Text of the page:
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Way early in my teaching career, I used a book by Joseph Wood Krutch entitled The Desert Year. Krutch (1893-1970) was a drama critic, an English professor, a naturalist, a graceful writer, and, I have always thought, a wise man. The Desert Year is a collection of essays inspired by his observing and contemplating a year of life in the Sonoran Desert. Think Thoreau in Arizona.

One line in that book struck me so forcefully that I wrote it down and I still have it: “Security depends not so much upon how much you have, as upon how much you can do without.” Over the years I have used this intellectual McNugget to feed my writing students, to try to confound them, to upset their assumptions. I have had students spend a whole semester wrestling with this counterintuitive conundrum and producing some excellent papers in the process. If I run across Krutch in the hereafter, I must stand him a goblet of nectar.

For the record, it must be pointed out that the line refers not to Everyman but to the creatures of the Sonoran Desert: the lizard and the horned toad, the packrat and the rattlesnake. From their perspective it makes perfect sense. Where the annual rainfall is less than three inches, a lizard had better learn to do without water. If daytime temperatures reach 140 degrees on the desert floor, these critters had better be willing to do their foraging at night. Because they cannot call the shots, they have learned over the centuries how to survive in one of the harshest climates imaginable. They have learned to do without, or darned close to it. Krutch is making a virtue of a necessity.

So what about us, what about Everyman? Is it better to emulate the humble monks and all those other models of poverty, or chase the material dream, to try to keep up with those ever-receding Joneses? Here in the university neighborhood is a guy who lives in a minuscule apartment on about three grand a year, does not own a car (nor will he even ride in one), is of course a raw food vegetarian who raises almost all of his food in a little garden plot, and so forth. He is always writing letters to the editor extolling this lifestyle (“crowing” might be a better word) and decrying all the waste and evil in the world. Sort of an unappealing cross between Francis of Assisi and Henry of Concord. Still, when I am writing the mortgage check or paying the car insurance premium, I find myself envying this character who travels so light.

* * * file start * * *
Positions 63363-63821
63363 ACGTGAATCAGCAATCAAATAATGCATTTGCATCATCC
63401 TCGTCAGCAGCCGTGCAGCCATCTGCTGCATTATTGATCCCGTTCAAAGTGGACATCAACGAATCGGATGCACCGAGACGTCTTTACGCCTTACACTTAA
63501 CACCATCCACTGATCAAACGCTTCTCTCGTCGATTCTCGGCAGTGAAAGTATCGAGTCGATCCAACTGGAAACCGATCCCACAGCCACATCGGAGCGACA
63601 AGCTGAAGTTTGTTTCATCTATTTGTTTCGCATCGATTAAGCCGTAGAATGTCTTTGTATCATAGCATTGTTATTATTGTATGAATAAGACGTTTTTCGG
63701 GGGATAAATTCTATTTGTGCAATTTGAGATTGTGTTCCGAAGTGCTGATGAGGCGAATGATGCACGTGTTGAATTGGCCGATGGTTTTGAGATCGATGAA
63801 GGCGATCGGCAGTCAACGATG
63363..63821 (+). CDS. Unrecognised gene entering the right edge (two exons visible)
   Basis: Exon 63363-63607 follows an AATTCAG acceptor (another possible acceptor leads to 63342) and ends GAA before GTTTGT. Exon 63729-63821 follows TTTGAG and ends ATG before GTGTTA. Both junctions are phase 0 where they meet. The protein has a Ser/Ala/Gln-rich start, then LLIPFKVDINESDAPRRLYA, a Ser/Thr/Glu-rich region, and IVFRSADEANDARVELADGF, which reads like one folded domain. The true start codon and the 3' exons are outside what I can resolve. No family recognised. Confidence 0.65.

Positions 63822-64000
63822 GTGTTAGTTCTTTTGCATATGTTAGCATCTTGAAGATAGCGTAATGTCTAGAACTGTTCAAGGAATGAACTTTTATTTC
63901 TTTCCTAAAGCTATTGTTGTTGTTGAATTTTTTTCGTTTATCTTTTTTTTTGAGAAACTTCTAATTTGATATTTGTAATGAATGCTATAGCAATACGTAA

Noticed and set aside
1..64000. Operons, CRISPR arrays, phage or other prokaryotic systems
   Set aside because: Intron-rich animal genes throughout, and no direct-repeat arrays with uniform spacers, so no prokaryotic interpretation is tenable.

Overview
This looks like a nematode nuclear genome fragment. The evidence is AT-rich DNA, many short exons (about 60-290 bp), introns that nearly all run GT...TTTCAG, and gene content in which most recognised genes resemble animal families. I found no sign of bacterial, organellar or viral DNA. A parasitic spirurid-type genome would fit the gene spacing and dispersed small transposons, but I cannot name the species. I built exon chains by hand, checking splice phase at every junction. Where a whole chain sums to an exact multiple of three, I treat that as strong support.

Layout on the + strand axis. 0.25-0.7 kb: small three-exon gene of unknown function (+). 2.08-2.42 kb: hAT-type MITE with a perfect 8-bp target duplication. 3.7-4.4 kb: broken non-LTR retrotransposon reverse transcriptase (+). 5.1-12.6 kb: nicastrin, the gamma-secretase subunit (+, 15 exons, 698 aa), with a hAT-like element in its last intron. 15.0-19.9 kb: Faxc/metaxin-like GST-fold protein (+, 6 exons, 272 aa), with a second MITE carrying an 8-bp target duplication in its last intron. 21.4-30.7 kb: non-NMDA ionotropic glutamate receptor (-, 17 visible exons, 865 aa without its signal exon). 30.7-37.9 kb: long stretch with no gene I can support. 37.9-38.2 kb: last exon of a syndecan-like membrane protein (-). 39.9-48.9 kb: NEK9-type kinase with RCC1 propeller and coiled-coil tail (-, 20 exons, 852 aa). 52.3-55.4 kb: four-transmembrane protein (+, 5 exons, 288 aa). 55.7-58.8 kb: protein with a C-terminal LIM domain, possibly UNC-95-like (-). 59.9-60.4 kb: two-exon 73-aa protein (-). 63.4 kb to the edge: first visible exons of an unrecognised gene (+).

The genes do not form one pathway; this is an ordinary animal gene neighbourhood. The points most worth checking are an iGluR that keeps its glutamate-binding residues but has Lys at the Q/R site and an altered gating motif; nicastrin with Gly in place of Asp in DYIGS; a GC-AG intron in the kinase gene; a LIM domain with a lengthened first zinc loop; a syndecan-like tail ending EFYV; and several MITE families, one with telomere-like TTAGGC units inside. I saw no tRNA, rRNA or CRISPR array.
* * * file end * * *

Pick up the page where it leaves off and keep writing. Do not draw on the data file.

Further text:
But Sandy MacTight , as we’ll call him, has neither wife nor children. That’s his right, of course, but it does rub me the wrong way when he gets so sanctimonious. He also, by the way, lives off a trust fund. It’s a very small one, and he is to be commended for admitting to the trust fund in those letters to the paper: he is nothing if not endlessly forthcoming. Imagine St. Francis with a trust fund! Still, Sandy’s life is hardly possible for most of us, and most of us fervently wish he would give his smug sermonizing a rest.

At any rate, now is a good time to reflect on Krutch’s words. We seem to have avoided a replay of the Great Depression, but not by much. In the last eighteen months, many people have lost their homes, and a house is the biggest investment that most of us will ever make. Others lost thousands in the stock market, or in pension plans, or in schemes like Bernie Madoff’s. Unemployment is reported to be around 9% and some say that is a very rosy reading of the real figures—it might be more like 15%. If you still have a job, your hours may have been cut back, your salary reduced. Times, in short, are tough. A lot of people will be sorely tested and have a lot of time to think of having and not having. A lot of people will deeply miss the life they had. Mental health care may be one of the few growth stocks in the months to come.

Seen in this light, you could be forgiven for wondering why you got up every morning to trudge to that job that you secretly hated, why you moonlighted to make the house payments, why you socked money away every month for that college fund. Why did you build up this life brick by patient brick if somebody was going to come by with a wrecking ball and smash it all to pieces?

The stark truth is that whatever you have you can lose, which would seem to argue for the horned toad philosophy. As the old song wails, “When ya got nothin’, ya got nothin’ to lose.” Which is why the horned toad philosophy seems inherently bracing, even heroic, and the opposite position dangerous and pernicious: if you feel you need more than a loincloth and a begging bowl, you are not only setting yourself up for a hard fall but you are also courting corruption and imperiling your soul.

Krutch’s argument—can we dignify it as “Krutch’s axiom”?—is a moral position masquerading as a material one. And we’ll come back to it next week. Maybe we will invite along our friends the ant and the grasshopper.

Meet Your Macinstructor

Jerome Shea has served at the University of New Mexico in various capacities for over twenty-five years; in 1995 he joined the English Department as a tenured associate professor. Shea's expertise and interests are in general composition, traditional grammar, stylistics, classical tropes, the history of the language, and professional rhetorics. Email him at


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